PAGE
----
January The United Kingdom found itself in possession of a trade agreement with the EU. Coronavirus restrictions were tightened. The Oxford-AstraZeneca vaccine was administered with authorisation for the first time; retired doctors could not vaccinate before undergoing ‘diversity’ training. To prevent vaccines being exported from the EU to Northern Ireland, the EU prepared to invoke Article 16 of the Northern Ireland Protocol, but soon changed its mind. The Capitol in Washington, DC was overrun by weird people, one with horns, supporting President Donald Trump, despite his electoral defeat. Joe Biden was inaugurated as President a week later. February The government promised to legalise the drinking of coffee by two people

Cummings throws a spanner in the Brexit works

Is Dominic Cummings about to derail the government’s plans for a new Northern Ireland protocol? That’s the concern inside government as Boris Johnson’s former adviser shows that he still has the ability to change the political weather from afar. On Tuesday night, there was renewed hope that a solution could be found between the UK and EU on the Northern Ireland protocol. David Frost’s speech in Lisbon was less confrontational than expected and had received cautious praise from diplomats for its more constructive passages. However, as the European Commission prepares to present its proposals for easing the current checks on businesses trading across the Irish Sea, a spanner has been thrown in the works in the

‘I’m plagued by worries of disaster’: Dominic Cummings interviewed

I’ve been waiting over a year to meet Dominic Cummings. Any time Mary Wakefield asked me to interview someone for The Spectator, I said: ‘I’d rather interview your husband.’ And she promised he would do it, one day. I began to lose faith, but at last the day dawns. On the way to see him I run into Mary and their son Ceddy outside their home in north London and she takes me to the kitchen to meet Dom. He is friendly, hospitable, takes me to sit in the garden to talk, and gently shoos Ceddy indoors. The one thing everyone, friend and enemy alike, agrees about Dominic Cummings is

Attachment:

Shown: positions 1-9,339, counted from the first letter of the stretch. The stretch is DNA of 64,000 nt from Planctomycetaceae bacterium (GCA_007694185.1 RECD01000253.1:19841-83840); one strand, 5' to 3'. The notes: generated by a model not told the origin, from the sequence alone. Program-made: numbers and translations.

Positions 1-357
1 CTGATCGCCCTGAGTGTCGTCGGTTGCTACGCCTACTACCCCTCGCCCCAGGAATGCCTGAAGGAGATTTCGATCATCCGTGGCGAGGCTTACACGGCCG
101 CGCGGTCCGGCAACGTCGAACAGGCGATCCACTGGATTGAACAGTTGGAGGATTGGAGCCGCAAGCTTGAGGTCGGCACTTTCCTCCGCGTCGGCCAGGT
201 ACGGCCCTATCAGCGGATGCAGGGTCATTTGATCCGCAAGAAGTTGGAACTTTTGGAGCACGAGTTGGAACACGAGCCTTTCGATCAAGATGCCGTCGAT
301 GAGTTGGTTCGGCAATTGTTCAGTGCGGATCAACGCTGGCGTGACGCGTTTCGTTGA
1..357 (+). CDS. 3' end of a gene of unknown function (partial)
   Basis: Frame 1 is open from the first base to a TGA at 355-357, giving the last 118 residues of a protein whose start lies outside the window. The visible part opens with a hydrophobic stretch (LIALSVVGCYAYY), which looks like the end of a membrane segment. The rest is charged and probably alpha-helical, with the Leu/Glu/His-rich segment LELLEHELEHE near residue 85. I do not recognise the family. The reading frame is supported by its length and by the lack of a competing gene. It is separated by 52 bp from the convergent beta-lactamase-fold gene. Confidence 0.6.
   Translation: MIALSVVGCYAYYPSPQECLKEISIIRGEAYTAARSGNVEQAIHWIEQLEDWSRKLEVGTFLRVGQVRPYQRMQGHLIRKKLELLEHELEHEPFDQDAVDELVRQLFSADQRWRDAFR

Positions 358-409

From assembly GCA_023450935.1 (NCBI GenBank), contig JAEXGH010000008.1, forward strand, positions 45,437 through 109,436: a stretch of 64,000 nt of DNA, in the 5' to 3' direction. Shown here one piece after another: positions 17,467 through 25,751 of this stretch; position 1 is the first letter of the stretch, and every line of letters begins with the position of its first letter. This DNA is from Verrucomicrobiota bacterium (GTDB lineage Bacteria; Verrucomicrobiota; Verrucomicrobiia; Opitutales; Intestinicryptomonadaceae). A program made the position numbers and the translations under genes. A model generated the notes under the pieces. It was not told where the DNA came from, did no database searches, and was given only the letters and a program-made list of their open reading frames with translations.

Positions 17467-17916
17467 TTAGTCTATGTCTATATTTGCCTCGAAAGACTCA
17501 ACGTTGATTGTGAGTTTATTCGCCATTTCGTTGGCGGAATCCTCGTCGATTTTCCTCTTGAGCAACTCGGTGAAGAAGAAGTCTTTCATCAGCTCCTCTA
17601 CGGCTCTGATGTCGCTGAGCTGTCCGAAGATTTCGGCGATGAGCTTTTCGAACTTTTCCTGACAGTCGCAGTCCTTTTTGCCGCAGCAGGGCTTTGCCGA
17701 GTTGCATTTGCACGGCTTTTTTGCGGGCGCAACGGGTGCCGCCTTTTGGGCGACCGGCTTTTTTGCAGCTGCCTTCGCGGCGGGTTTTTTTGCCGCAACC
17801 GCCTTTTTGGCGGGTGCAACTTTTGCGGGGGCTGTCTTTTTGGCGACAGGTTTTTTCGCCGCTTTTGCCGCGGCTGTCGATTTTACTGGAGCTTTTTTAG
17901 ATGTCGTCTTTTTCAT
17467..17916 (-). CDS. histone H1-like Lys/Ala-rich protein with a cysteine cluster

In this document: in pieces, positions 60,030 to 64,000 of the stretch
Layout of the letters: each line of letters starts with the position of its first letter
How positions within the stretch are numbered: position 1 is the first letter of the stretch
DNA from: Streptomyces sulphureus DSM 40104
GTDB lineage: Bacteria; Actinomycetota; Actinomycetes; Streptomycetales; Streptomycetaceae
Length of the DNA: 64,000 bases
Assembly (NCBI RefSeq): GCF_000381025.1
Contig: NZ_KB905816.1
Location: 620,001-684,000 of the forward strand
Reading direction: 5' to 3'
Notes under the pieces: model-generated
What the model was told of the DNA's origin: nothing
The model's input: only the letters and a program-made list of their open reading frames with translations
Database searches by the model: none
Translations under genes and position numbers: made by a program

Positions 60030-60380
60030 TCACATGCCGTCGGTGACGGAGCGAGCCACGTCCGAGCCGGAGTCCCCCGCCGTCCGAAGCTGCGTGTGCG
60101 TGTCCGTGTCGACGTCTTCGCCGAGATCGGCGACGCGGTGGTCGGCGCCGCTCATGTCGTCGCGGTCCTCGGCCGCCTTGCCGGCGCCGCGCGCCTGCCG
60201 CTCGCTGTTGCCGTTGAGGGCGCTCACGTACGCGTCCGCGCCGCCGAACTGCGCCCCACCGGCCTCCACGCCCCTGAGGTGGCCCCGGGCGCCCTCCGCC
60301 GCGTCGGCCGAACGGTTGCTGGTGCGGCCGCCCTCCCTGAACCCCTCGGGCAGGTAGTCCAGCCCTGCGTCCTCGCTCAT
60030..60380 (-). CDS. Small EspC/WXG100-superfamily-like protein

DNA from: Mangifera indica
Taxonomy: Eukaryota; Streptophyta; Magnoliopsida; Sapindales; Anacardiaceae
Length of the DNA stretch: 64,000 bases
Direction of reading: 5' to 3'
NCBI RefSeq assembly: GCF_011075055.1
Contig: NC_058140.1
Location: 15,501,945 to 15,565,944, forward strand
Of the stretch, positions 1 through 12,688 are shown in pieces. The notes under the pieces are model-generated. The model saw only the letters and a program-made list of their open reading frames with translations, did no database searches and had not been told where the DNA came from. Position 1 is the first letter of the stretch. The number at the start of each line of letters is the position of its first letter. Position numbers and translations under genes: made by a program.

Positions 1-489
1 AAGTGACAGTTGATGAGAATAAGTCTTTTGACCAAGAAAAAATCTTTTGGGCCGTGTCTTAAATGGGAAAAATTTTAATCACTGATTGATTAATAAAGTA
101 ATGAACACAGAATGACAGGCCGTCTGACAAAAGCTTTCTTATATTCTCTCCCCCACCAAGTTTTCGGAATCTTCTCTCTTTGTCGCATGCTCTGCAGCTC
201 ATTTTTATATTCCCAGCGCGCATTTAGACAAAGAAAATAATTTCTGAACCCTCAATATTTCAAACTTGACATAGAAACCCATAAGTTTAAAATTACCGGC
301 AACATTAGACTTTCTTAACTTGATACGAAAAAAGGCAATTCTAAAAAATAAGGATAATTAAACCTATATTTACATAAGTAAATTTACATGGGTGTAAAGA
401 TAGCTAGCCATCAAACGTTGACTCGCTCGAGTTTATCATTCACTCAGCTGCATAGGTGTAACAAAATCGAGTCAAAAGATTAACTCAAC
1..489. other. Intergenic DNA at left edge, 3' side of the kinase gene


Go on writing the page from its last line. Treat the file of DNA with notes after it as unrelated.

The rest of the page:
What Dominic Cummings gets wrong

Anyone who thinks Boris Johnson lacks statecraft should pay attention to Dominic Cummings’s attacks on him. They often to seem to show the opposite of what Dom intends. Cummings now reveals that, in January 2020, he and his allies were saying: ‘By the summer, either we’ll all have gone from here or we’ll be in the process of trying to get rid of [Johnson] and get someone else in as prime minister.’ In fact, neither happened. By November, however, Cummings was (to use Mr Pooter’s joke) going; Boris stayed. The winner of the then still recent landslide election victory presumably discovered about his adviser’s seditious conversations and, reasonably, did not

Why Dominic Cummings’s attacks on Boris Johnson backfire

Anyone who thinks Boris Johnson lacks statecraft should pay attention to Dominic Cummings’s attacks on him. They often to seem to show the opposite of what Dom intends. Cummings now reveals that, in January 2020, he and his allies were saying: ‘By the summer, either we’ll all have gone from here or we’ll be in the process of trying to get rid of [Johnson] and get someone else in as prime minister.’ In fact, neither happened. By November, however, Cummings was (to use Mr Pooter’s joke) going; Boris stayed. The winner of the then still recent landslide election victory presumably discovered his adviser’s seditious conversations and, reasonably, did not like

Cummings reveals the Unionist heart of darkness